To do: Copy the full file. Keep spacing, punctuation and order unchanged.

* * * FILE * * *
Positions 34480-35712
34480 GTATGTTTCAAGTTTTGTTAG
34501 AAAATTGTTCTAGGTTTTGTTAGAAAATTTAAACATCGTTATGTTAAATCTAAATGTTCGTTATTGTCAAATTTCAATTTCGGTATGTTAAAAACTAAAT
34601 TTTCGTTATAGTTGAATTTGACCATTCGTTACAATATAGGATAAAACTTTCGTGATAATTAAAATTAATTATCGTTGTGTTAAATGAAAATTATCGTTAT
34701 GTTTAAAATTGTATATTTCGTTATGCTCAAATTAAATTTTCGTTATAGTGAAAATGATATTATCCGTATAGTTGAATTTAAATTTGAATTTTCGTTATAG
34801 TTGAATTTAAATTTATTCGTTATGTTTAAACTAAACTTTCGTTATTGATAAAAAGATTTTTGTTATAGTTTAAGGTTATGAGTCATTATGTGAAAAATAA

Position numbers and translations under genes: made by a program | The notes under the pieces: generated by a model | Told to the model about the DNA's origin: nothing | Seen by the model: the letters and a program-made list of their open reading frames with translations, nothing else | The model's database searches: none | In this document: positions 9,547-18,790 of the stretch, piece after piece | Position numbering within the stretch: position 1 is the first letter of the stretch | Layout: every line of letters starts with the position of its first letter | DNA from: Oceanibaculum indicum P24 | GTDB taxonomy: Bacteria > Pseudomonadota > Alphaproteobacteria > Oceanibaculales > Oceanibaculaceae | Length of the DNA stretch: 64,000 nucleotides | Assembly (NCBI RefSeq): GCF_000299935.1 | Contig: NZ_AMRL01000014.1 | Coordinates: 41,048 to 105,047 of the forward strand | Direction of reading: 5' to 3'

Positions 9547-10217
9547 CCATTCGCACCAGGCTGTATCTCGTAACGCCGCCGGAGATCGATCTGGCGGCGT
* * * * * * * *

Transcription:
Positions 34480-35712
34480 GTATGTTTCAAGTTTTGTTAG
34501 AAAATTGTTCTAGGTTTTGTTAGAAAATTTAAACATCGTTATGTTAAATCTAAATGTTCGTTATTGTCAAATTTCAATTTCGGTATGTTAAAAACTAAAT
34601 TTTCGTTATAGTTGAATTTGACCATTCGTTACAATATAGGATAAAACTTTCGTGATAATTAAAATTAATTATCGTTGTGTTAAATGAAAATTATCGTTAT
34701 GTTTAAAATTGTATATTTCGTTATGCTCAAATTAAATTTTCGTTATAGTGAAAATGATATTATCCGTATAGTTGAATTTAAATTTGAATTTTCGTTATAG
34801 TTGAATTTAAATTTATTCGTTATGTTTAAACTAAACTTTCGTTATTGATAAAAAGATTTTTGTTATAGTTTAAGGTTATGAGTCATTATGTGAAAAATAA

Position numbers and translations under genes: made by a program | The notes under the pieces: generated by a model | Told to the model about the DNA's origin: nothing | Seen by the model: the letters and a program-made list of their open reading frames with translations, nothing else | The model's database searches: none | In this document: positions 9,547-18,790 of the stretch, piece after piece | Position numbering within the stretch: position 1 is the first letter of the stretch | Layout: every line of letters starts with the position of its first letter | DNA from: Oceanibaculum indicum P24 | GTDB taxonomy: Bacteria > Pseudomonadota > Alphaproteobacteria > Oceanibaculales > Oceanibaculaceae | Length of the DNA stretch: 64,000 nucleotides | Assembly (NCBI RefSeq): GCF_000299935.1 | Contig: NZ_AMRL01000014.1 | Coordinates: 41,048 to 105,047 of the forward strand | Direction of reading: 5' to 3'

Positions 9547-10217
9547 CCATTCGCACCAGGCTGTATCTCGTAACGCCGCCGGAGATCGATCTGGCGGCGT